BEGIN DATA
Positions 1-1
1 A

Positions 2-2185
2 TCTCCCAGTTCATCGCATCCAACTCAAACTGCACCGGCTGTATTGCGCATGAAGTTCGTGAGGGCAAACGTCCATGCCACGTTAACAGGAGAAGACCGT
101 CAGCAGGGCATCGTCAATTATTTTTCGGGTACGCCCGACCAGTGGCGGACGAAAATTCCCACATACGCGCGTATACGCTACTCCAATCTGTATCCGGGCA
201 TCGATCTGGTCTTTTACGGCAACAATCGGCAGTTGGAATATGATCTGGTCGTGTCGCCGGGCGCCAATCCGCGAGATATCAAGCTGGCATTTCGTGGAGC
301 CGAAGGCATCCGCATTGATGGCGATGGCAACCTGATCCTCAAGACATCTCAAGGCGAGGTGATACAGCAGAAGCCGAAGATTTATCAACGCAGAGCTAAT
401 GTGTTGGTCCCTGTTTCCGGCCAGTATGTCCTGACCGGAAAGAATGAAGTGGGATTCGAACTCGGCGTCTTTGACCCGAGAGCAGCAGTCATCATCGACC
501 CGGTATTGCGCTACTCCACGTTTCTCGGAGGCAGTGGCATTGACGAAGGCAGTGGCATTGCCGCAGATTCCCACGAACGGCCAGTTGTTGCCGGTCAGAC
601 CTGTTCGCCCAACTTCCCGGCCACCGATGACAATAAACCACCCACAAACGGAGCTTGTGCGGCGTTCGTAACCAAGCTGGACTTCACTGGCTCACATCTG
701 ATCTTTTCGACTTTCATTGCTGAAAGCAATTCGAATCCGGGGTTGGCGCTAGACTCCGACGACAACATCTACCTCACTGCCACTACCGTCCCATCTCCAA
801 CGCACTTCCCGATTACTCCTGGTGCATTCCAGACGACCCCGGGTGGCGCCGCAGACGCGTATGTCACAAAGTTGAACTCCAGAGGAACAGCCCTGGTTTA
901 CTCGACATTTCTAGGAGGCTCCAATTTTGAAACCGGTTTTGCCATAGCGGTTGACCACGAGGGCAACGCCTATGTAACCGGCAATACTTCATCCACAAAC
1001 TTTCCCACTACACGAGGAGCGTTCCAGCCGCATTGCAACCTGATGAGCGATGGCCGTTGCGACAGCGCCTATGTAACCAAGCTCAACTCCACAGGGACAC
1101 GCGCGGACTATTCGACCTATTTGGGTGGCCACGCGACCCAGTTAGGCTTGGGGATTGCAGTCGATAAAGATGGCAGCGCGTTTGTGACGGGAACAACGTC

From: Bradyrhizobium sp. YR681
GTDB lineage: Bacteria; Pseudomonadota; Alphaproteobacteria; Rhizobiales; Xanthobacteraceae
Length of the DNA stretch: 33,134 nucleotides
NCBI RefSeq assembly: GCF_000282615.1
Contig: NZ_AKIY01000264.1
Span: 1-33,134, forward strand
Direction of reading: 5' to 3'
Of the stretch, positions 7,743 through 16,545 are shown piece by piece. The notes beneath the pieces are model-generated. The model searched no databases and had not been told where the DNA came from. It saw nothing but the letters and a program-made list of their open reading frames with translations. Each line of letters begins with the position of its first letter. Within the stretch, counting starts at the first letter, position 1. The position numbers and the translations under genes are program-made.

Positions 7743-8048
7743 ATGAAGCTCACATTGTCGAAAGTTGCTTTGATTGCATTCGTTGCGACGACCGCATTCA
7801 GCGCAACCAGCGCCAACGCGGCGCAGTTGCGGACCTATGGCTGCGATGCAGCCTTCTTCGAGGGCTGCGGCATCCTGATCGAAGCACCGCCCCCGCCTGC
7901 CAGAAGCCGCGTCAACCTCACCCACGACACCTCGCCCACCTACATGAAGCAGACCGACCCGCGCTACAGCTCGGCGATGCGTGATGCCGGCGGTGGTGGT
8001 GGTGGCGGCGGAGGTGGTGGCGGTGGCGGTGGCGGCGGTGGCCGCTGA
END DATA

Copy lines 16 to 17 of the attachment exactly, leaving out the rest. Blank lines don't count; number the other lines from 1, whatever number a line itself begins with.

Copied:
From: Bradyrhizobium sp. YR681
GTDB lineage: Bacteria; Pseudomonadota; Alphaproteobacteria; Rhizobiales; Xanthobacteraceae